THE STANFORD AXE
Introduction

The Stanford Axe, that great traditional emblem, was captured by California on Saturday, April 15, 1899. the Golden Bear retained the custody of the Axe for thirty-one years, during which time many attempts were made by Stanford men for recovery. After many frustrated attempts, their efforts were rewarded and the famous Axe rests once again in Stanford hands.

In publishing this book an effort has been made to present an accurate history of the Axe. It has been the purpose of the publishers to create this work as an instrument of good will and understanding between Stanford and California, those two universities which represent the greatest in friendly rivalry.

The publishers have been fortunate in obtaining as authors of the several articles men who stand out in Stanford and California annals. It would be difficult indeed to pick out a group of men better qualified to write on the history of the famous emblem.

R. L. ("Dink") Templeton, a member of the class of '18 at Stanford and at present track coach at the Cardinal institution, was a great track and football star in his college days. Templeton's great Stanford track teams won national laurels in 1927, 1928, and 1929, reflecting the results of good coaching. "Dink" is also well known as a newspaper writer of much merit. Indeed, he is a natural rival of "Brick" Morse, the latter writing from a California viewpoint, while Templeton writes for Stanford.

Clinton R. ("Brick") Morse, California '96, that perpetual Californian, whose interest never wanes in connection with Blue and Gold endeavor, was prominent in campus activities while a student. As has already been mentioned, he has become popular as a newspaper writer. In addition, "Brick" is at the head of that clever group of musical entertainers known as the "Brick Morse Collegians," a body of past and present Californians.

Norman Horner, California '31, the last California custodian of the Axe, is well known in intercollegiate baseball circles as a pitcher of much merit. He is looked upon as one of the greatest of Bear twirlers, having established a record difficult to surpass. He has shown himself to be a red-blooded sportsman, and his never-say-die spirit has been a constant source of inspiration to histeam-mates. Californians do not look upon Horner as the "goat," but as a real sportsman. In an interview, he made the following statement: "You've got to give those fellows credit --- they worked the angles." This is typical of "Norm."

Wagner d'Alessio, Stanford '29, is well qualified to write on the Axe tradition, having made a complete study of the history of the famous emblem. In addition he has written for a past edition of the Stanford Illustrated Review a short story regarding the annals of the Axe. Being in close touch with University life and well acquainted with "The Twenty-One," he was able to obtain information the authenticity of which is unquestioned.

The story of the actual recapture of the Axe by the Twenty-One Stanfordcaptors is a reprint from The Stanford Daily of April 7, 1930. This article was written especially for the student paper at a special meeting of The Twenty-One, soon after the event took place. The Twenty-One captors immediately decided that all should share alike in the glory, and that no individual should capitalize upon the fame jointly won. The men have faithfully observed their own unwritten law. The leaders have turned the spotlight upon their comrades. Teamwork won the victory for The Twenty-One, and the men are modestly receiving the praise together. A fine spirit of unselfish co-operation was evident throughout. To write of each one of the captors individually would be a lengthy assignment. But the men, by their own choice, are thought of as a group. As a group they represent a cross-section of Stanford men --- students, athletes, from different parts of the country and of varying interests. Their present unity lies in their daring execution of a well-thought-out plan, and the results arising there-from. Enthusiasm was fired by the prospects of an exciting escapade and the desire "to do or die" for the old Alma Mater. The Twenty-One have truly carved for themselves a permanent niche in the Stanford Hall of Fame.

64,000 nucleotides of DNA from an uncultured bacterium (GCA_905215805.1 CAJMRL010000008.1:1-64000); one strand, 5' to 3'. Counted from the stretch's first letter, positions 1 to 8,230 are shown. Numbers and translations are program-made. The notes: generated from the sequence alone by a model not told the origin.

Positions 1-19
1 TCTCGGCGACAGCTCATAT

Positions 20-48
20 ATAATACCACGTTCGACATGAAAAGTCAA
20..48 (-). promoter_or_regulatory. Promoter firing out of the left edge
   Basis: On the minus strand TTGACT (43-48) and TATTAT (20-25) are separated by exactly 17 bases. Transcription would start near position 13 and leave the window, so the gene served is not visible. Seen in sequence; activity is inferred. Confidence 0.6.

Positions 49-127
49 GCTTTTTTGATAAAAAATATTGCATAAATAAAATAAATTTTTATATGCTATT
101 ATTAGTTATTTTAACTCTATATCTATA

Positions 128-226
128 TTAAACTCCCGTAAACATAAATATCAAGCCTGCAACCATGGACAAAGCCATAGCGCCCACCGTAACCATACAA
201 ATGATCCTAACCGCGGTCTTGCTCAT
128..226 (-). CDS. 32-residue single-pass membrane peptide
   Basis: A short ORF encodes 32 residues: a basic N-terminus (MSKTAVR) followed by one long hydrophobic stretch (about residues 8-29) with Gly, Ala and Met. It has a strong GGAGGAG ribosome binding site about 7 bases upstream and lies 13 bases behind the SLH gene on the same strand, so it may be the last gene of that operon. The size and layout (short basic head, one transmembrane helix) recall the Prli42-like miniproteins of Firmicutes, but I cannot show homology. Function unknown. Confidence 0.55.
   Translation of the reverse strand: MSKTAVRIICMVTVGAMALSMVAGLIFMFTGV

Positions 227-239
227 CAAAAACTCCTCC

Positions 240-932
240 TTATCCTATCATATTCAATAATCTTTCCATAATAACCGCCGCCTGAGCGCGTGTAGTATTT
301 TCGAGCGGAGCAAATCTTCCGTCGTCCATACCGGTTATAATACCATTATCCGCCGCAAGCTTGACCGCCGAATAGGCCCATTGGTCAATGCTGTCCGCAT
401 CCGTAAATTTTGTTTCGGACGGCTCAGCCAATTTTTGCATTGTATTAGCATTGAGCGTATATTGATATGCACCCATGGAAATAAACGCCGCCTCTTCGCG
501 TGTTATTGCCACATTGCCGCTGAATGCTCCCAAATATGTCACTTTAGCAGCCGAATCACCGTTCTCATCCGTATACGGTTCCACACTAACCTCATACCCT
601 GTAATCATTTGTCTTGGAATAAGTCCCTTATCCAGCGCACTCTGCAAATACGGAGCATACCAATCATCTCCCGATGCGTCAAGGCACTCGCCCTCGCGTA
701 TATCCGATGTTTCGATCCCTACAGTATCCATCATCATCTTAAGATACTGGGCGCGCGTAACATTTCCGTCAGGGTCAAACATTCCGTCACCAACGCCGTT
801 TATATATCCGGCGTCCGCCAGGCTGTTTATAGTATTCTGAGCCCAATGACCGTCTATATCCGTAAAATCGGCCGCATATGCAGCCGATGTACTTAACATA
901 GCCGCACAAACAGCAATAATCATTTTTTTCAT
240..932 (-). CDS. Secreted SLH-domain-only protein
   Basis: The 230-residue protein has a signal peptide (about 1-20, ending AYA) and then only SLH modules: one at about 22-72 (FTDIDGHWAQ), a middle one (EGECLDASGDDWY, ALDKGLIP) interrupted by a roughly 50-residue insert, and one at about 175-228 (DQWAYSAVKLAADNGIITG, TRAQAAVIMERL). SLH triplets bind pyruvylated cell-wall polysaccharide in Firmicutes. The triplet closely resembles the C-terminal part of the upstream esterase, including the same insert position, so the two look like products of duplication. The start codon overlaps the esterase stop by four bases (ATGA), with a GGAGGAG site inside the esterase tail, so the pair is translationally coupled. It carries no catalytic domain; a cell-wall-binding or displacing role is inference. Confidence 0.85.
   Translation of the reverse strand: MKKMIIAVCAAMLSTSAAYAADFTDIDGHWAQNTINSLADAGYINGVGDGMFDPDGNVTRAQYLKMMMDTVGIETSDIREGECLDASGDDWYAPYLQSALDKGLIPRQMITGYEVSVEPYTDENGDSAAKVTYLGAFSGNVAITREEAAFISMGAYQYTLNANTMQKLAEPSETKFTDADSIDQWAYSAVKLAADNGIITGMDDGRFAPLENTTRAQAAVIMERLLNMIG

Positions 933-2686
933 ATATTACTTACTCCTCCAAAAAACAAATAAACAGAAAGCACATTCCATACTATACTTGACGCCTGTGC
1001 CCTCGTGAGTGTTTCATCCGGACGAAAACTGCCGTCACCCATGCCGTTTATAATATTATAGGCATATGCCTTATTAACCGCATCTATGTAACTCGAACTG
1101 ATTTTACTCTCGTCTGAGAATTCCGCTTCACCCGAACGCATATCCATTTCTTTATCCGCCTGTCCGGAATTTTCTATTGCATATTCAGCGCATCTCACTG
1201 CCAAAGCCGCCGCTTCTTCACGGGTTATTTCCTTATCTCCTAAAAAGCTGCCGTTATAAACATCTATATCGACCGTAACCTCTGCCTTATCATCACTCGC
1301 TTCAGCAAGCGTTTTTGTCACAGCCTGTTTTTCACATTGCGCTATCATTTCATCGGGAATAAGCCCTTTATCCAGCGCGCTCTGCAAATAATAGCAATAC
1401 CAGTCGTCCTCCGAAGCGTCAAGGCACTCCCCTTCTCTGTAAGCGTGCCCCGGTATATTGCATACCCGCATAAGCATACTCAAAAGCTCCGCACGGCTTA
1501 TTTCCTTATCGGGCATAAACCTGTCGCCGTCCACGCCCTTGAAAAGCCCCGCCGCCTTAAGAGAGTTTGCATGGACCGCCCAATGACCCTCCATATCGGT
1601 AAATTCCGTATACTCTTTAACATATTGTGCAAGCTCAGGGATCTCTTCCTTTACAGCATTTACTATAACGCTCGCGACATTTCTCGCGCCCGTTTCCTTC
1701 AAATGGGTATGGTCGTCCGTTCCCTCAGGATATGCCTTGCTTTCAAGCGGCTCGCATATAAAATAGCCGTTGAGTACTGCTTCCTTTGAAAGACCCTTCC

The present article of the captors was approved by the entire group, and it is the only authentic story of the Axe recapture, written by the captors themselves. It has been reprinted here by permission of The Twenty-One and through the courtesy of The Stanford Daily.

A word of appreciation is also due others besides the authors. Much credit should be given to many of the participants in the original fracas in which the Axe was wrested from the hands of the Stanfordites. They have been generous in contributing by letters much data which has added to the authenticity of the early history of the Axe. To Mrs. Carol Green Wilson, editor of the Stanford Illustrated Review, for permission to use photographs and material from the alumni magazine, the publishers express their gratitude. To Jack McDowell, Stanford Alumni Secretary, we extend thanks for helpful suggestions. To Mr. W. A. Friend, business manager of the Stanford University Press, for his help and tolerant patience in face of the trying conditions of a first attempt, we are sincerely grateful. The publishers extend kind appreciation to Mrs. John F. Van der Kamp for her generous assistance in preparing the book for publication. We also thank Mr. Wayne Thornton of the American Engraving and Color Plate Company for his helpful advice in arranging the photographs. And to many others for helpful assist ance in various ways, we are sincerely grateful.

The Publishers

Continue to "The Origin and Loss of the Axe"